Grains set back modestly Wednesday night. Traders were apparently unwilling to take on fresh risk last night, since CONAB will release its Brazilian crop estimates later this morning and the USDA will follow with the monthly WASDE report tomorrow. Given the size of early-week gains, it wasn’t terribly surprising to see corn futures dip overnight. July corn stalled at $5.14/bushel early Thursday morning, while December declined 1.5 cents to $5.08.

Traders are probably evening soy positions ahead of the CONAB data. Soybean and product prices had recently dropped ahead of the widely anticipating Brazilian production data due for release this morning. Thus, last night’s apparent short-covering might have been expected. The weekly USDA Export Sales report is also looming this morning, with the WASDE report due tomorrow. July soybeans bounced 7.0 cents to $14.5325/bushel Wednesday night, while July soyoil advanced 0.17 cents to 41.00 cents/pound, and July soymeal gained $1.7 to $476.2/ton.

Diminished Black Sea tensions seemed to undercut wheat markets. Talk that Russian forces had pulled back from its Ukraine border yesterday afternoon seemed to reduce tensions in the Black Sea region. Bullish profit-taking ahead of the forthcoming crop reports probably spurred overnight selling as well. July CBOT wheat futures sagged 5.25 cents to $7.325/bushel in early Thursday action, while July KCBT wheat futures fell 6.75 cents to $8.3475, and July MWE futures tumbled 7.0 to $7.995.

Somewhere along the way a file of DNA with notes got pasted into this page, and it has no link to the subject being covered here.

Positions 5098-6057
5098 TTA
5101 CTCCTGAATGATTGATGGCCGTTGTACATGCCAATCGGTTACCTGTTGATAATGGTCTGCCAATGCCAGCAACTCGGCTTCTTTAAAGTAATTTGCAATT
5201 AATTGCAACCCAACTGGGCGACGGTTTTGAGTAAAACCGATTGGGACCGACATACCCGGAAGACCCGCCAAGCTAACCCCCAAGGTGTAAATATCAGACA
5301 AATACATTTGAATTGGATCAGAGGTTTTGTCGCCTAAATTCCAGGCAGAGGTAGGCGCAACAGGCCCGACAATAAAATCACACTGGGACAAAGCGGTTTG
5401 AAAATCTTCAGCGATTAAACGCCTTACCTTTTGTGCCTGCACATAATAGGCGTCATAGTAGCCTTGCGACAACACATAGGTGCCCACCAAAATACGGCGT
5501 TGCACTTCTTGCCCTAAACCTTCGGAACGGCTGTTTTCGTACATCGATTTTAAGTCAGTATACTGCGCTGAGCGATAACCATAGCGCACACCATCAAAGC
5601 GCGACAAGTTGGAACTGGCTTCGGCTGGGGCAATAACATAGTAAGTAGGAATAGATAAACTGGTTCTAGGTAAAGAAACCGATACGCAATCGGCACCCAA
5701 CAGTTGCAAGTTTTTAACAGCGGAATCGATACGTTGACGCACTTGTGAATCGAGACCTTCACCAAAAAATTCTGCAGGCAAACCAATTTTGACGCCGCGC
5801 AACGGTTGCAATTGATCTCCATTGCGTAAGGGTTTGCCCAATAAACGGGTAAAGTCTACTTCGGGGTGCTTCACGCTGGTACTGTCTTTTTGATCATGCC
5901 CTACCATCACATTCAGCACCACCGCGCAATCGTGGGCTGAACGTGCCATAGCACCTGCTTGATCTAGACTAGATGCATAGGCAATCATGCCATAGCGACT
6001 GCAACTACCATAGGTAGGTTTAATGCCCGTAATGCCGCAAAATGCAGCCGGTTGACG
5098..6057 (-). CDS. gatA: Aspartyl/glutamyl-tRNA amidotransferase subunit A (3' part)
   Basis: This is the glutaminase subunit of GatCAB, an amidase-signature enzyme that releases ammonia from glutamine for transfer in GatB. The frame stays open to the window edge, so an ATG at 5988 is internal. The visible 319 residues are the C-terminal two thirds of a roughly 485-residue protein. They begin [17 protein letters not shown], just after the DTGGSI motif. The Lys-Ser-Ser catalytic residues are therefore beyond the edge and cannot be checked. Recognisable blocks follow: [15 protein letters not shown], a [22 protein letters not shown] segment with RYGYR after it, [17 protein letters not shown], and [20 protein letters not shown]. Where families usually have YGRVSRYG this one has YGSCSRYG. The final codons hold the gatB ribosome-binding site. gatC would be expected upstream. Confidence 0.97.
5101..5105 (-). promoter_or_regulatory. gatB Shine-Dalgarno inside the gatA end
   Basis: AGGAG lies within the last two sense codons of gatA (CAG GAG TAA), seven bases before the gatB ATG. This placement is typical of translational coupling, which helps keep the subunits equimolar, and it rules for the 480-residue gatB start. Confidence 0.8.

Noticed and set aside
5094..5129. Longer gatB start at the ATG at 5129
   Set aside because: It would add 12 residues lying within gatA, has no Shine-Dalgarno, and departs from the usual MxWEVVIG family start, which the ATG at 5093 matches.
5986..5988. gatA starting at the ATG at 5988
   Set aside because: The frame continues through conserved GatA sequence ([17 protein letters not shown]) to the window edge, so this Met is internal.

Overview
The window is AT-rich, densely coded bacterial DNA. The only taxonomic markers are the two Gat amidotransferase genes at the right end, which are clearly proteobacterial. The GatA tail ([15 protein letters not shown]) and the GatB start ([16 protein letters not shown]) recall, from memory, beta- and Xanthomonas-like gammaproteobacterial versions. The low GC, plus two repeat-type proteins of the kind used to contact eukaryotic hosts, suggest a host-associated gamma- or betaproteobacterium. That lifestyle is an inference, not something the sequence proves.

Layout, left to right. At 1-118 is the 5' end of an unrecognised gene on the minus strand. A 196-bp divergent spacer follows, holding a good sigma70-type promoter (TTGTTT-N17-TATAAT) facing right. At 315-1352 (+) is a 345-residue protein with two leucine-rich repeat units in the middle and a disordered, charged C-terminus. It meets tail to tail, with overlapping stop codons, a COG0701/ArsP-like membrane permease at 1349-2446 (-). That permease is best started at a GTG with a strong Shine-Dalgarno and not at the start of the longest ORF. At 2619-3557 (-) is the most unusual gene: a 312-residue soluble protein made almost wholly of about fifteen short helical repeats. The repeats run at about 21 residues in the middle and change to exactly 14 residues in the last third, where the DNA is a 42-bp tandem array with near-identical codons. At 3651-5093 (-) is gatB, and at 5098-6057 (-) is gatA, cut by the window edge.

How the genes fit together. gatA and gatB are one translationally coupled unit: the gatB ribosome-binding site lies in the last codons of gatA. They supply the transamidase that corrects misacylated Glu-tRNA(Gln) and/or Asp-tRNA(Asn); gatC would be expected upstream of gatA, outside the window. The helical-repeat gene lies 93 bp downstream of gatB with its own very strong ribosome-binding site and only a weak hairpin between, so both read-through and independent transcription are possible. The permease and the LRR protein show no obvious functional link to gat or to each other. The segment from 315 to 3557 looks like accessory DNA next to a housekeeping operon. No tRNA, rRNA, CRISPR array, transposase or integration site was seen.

Cattle futures firmed in the face of beef slippage Thursday morning. It isn’t unusual for beef prices to bounce as grocers buy for Memorial Day features, but wholesale values have declined this week. That apparently triggered selling by bears anticipating seasonally increasing supplies. Still, relatively tight feedlot numbers could limit the anticipated price drop already built into futures. June cattle inched up 0.10 cents to 137.67 cents/pound as Thursday dawned over Chicago, while December crept 0.07 cents higher to 144.27. Meanwhile, August feeder cattle rallied 0.35 cents to 191.02 cents/pound, and October added 0.20 cents to 191.72.

Cash and wholesale slippage discouraged hog market bulls. Bullish CME traders were probably looking for a Wednesday bounce in pork values after those plummeted Tuesday. The afternoon wholesale reports indicated mixed to lower prices, while cash hog values dipped. That news very likely caused the overnight Chicago decline. June hog futures slumped 0.42 cents to 120.75 cents/pound Wednesday night, while December dropped 0.57 cents to 94.22.

Cotton traders may also be awaiting data. Although it may not affect ICE futures a great deal, CONAB will also release its Brazil’s current cotton crop this morning. The forthcoming USDA markets probably have great potential to affect the fiber market. Thus, it would make sense for cotton traders to flatten their positions at this point. Futures were mixed after Wednesday’s big losses. July cotton began Thursday 0.02 cents lower at 92.65 cents/pound, while December cotton rose 0.11 to 84.02.